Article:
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Taiwanese shipping companies deny pricing abuse as U.S. launches probe

Evergreen Marine Corp., the largest cargo shipping company in Taiwan, and its Taiwanese counterpart Yang Ming Marine Transport have denied accusations from the United States of pricing collusion and abuse with other shipping companies, pledging to help in an investigation into such complaints at a time of a global shortage in marine cargo shipping services.

The allegations come as the U.S. is experiencing high inflation, partly driven by the expensive cost of shipping products to its market since its economy has begun reopening after COVID-19 pandemic caused disruptions.

Evergreen and Yang Ming said the charges for their cargo services have been set based on U.S. marine regulations and their pricing has already been reported to the American marine authorities.

The two shippers said they will work with the U.S. Federal Maritime Commission (FMC) in its probe into the ongoing complaints regarding fees being charged by the shipping companies and terminal operators.

Earlier this week, the FMC announced it has a new audit program and a dedicated audit team to assess compliance with the commission’s rule on detention and demurrage — a charge paid to the owner of a chartered ship for failure to load or discharge the ship within the agreed time — as cargo vessels are jammed in major U.S. ports.

The FMC said the move is aimed at providing additional information beneficial to the market to maintain the regular monitoring of marine cargo services.

The “Vessel-Operating Common Carrier Audit Program” at the direction of Chairman Daniel B. Maffei will analyze the top nine carriers by market share for compliance with the FMC rule as it applies to detention and demurrage practices in the U.S., the commission said.

Evergreen and Yang Ming are among nine shipping service providers targeted by the FMC’s investigation.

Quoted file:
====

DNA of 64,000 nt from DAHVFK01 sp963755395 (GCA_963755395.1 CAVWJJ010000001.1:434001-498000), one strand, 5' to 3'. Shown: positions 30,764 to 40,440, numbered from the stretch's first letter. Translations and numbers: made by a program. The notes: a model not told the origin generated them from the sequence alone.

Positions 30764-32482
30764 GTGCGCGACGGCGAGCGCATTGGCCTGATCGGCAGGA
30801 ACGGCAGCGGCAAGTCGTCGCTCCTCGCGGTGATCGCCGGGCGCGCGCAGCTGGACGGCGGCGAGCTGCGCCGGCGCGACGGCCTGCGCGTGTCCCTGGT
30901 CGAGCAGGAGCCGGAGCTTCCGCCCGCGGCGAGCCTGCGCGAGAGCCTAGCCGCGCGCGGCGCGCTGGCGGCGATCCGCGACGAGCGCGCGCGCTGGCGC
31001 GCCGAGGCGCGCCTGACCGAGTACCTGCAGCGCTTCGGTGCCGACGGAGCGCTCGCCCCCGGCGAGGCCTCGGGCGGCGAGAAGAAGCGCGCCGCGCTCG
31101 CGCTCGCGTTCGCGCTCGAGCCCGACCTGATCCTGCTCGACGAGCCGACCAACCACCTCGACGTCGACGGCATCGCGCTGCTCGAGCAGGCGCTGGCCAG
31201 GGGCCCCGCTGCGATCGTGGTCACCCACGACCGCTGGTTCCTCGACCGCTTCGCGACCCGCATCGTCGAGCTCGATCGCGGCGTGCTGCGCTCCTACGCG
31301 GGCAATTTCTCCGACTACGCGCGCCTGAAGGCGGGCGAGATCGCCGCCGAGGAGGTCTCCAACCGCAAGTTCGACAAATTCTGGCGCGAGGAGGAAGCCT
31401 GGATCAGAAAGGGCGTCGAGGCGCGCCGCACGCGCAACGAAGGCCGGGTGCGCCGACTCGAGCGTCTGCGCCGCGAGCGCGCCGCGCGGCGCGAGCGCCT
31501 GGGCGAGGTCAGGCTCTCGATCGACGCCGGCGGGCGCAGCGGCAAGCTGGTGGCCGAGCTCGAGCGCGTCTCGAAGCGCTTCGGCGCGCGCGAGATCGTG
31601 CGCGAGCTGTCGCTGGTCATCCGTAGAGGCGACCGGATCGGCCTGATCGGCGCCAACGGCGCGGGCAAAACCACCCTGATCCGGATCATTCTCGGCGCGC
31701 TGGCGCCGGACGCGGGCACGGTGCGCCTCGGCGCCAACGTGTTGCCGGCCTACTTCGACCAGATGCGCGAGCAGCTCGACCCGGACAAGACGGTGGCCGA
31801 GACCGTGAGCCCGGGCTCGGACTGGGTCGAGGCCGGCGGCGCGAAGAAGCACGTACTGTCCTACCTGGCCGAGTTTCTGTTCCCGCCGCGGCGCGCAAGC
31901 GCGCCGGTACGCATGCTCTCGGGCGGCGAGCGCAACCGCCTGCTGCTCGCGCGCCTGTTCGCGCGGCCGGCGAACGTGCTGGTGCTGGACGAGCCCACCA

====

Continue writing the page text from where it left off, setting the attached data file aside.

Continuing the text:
The other seven targeted by the probe are: Denmark’s Maersk, Switzerland-headquartered Mediterranean Shipping Co, China-based COSCO Shipping Holdings, France’s Le Groupe CMA CGM, Germany’s Hapag-Lloyd, South Korea’s Hyundai Merchant Marine, and Japan’s Ocean Network Express.

“The Federal Maritime Commission is committed to making certain the law is followed and that shippers do not suffer from unfair disadvantages.

“The work of the audit team will enable the Commission to monitor trends in demurrage and detention practices and revenue, as well as to establish ongoing dialog between staff and carriers on challenges facing the supply chain,” Maffei said.

Maffei said if the audit team uncovers prohibited activities, the Commission will take appropriate action.

“Furthermore, the information gathered by the audit process might lead to changes in FMC regulations and industry guidance if warranted,” Maffei added.

Both Evergreen and Yang Ming said if the FMC needs more information from them, they will no doubt provide the necessary data to facilitate the investigation.

Recently, Yang Ming President Patrick Tu said there has been no collusion in pricing among the major shippers worldwide, citing U.S. President Joe Biden as saying that the U.S. has no intent to intervene in the cargo shipping market.
Source: Focus Taiwan

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